At the end of his findings, he wrote, “I am of the belief that if the bizarre incident on Phoenix Mountain was not intentionally exaggerated or fabricated, then it can only have been a hallucination or delusion.”
It was by no means an isolated case. In 1988, Liu received a lengthy letter from a young man in Zhangye, Gansu, who claimed to have seen a flying saucer at about midnight on April 10, 1985. He said the object had fired a beam of white light at him, causing him to lose consciousness. He had then been taken by two little green men into their spacecraft.
“I had a lot of suspicions and there were too many signs of fabrication, so I returned the report to the young man,” Liu recalls.
He says the surge in such stories in the late 1980s resulted from UFO research in China taking a “wrong turn.” In 1988, for example, the China UFO Research Association accepted an invitation to become part of the All-China Qigong Science Research Association, an umbrella organization for the research and practice of qigong, an ancient healing practice that some say promotes pseudoscience. After that, some of its meetings to discuss UFOs included performances from qigong practitioners and people who claimed to have psychic powers.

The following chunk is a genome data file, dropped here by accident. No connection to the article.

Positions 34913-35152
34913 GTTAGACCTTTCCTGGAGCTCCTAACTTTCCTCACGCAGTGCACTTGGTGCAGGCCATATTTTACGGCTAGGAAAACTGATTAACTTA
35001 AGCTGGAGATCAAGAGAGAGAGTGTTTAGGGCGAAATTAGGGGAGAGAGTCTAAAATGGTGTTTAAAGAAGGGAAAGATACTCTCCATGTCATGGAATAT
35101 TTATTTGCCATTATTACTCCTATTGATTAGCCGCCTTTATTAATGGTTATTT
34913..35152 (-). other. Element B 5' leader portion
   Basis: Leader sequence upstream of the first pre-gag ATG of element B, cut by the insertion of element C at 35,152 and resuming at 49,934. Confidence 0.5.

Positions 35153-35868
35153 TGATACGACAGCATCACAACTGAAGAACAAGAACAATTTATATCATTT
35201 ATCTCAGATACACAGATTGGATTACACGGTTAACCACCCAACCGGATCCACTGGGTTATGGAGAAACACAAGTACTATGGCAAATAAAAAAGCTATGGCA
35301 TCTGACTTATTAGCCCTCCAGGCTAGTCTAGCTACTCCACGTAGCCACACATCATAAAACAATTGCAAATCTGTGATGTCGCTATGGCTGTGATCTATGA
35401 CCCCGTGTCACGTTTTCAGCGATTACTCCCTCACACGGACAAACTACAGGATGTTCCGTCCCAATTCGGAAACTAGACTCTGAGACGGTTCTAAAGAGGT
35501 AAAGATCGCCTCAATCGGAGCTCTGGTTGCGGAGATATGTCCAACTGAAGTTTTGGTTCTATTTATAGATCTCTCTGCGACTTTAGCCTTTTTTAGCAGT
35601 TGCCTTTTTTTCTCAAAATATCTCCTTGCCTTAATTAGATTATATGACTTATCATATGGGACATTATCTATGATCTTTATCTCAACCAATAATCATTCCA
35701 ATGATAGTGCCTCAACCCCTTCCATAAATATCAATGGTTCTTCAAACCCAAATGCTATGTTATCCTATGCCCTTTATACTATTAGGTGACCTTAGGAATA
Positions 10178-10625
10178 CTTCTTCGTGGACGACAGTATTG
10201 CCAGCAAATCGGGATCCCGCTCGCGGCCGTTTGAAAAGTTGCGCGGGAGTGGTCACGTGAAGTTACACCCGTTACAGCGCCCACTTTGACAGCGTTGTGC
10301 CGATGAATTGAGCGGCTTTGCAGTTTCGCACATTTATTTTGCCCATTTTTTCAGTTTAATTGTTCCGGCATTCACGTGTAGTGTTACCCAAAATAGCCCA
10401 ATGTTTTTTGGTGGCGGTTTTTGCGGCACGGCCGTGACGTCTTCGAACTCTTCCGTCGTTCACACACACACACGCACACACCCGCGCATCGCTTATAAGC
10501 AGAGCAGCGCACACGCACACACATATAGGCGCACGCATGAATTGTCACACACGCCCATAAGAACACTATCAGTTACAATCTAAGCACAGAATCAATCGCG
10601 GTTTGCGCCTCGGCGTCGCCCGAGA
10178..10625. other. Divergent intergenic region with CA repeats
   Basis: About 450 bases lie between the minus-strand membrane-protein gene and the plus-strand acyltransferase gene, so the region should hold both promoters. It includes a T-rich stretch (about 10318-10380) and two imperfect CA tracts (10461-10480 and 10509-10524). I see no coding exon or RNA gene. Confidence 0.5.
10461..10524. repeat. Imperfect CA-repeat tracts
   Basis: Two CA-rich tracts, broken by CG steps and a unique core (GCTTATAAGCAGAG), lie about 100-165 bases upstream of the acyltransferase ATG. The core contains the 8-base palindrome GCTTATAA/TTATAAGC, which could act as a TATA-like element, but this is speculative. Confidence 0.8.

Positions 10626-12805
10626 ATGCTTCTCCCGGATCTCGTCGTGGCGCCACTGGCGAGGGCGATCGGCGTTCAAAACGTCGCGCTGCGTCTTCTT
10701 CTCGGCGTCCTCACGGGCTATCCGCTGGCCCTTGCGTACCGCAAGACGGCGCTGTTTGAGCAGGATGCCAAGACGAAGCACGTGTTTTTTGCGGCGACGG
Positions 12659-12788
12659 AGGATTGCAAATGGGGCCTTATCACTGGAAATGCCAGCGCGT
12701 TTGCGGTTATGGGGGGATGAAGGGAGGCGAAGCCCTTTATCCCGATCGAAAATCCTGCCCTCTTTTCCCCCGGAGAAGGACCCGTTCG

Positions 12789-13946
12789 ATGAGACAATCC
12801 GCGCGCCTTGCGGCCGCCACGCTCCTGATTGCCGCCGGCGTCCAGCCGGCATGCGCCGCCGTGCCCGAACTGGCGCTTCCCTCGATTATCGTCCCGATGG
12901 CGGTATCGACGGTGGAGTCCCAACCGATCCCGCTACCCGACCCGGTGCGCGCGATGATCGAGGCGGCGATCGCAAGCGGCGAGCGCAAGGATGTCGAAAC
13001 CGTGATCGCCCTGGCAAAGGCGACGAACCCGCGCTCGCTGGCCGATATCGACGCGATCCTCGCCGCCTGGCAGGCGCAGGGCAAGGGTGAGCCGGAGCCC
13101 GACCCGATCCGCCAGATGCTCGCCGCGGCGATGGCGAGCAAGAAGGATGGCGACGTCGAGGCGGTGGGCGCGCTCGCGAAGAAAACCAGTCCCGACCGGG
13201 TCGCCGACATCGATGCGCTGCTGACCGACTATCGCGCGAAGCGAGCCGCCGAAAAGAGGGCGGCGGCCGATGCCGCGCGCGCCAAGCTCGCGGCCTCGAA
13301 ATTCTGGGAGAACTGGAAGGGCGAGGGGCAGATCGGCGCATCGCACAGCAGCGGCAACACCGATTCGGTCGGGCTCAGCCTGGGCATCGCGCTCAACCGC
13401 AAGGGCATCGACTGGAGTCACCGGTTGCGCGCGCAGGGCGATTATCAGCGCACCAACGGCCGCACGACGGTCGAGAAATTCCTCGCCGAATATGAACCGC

“Some said they had the ability to speak cosmic languages, would do cosmic dances, and even said they could summon flying saucers with their minds,” Liu says with a laugh. After the 1990s, he said he became more cautious about attending UFO-related meetings.
“I’ve always believed that it requires modern scientific inquiry and results to study the mystery of UFOs, generally trying to discuss and explain them using natural or artificial phenomena in accordance with the laws of physics,” Liu says. “If there’s not enough observational data or there are other doubts, it can be put to one side for later analysis when new reports appear, or when multiple cases can be combined, to identify common patterns or causes.”
In search of truth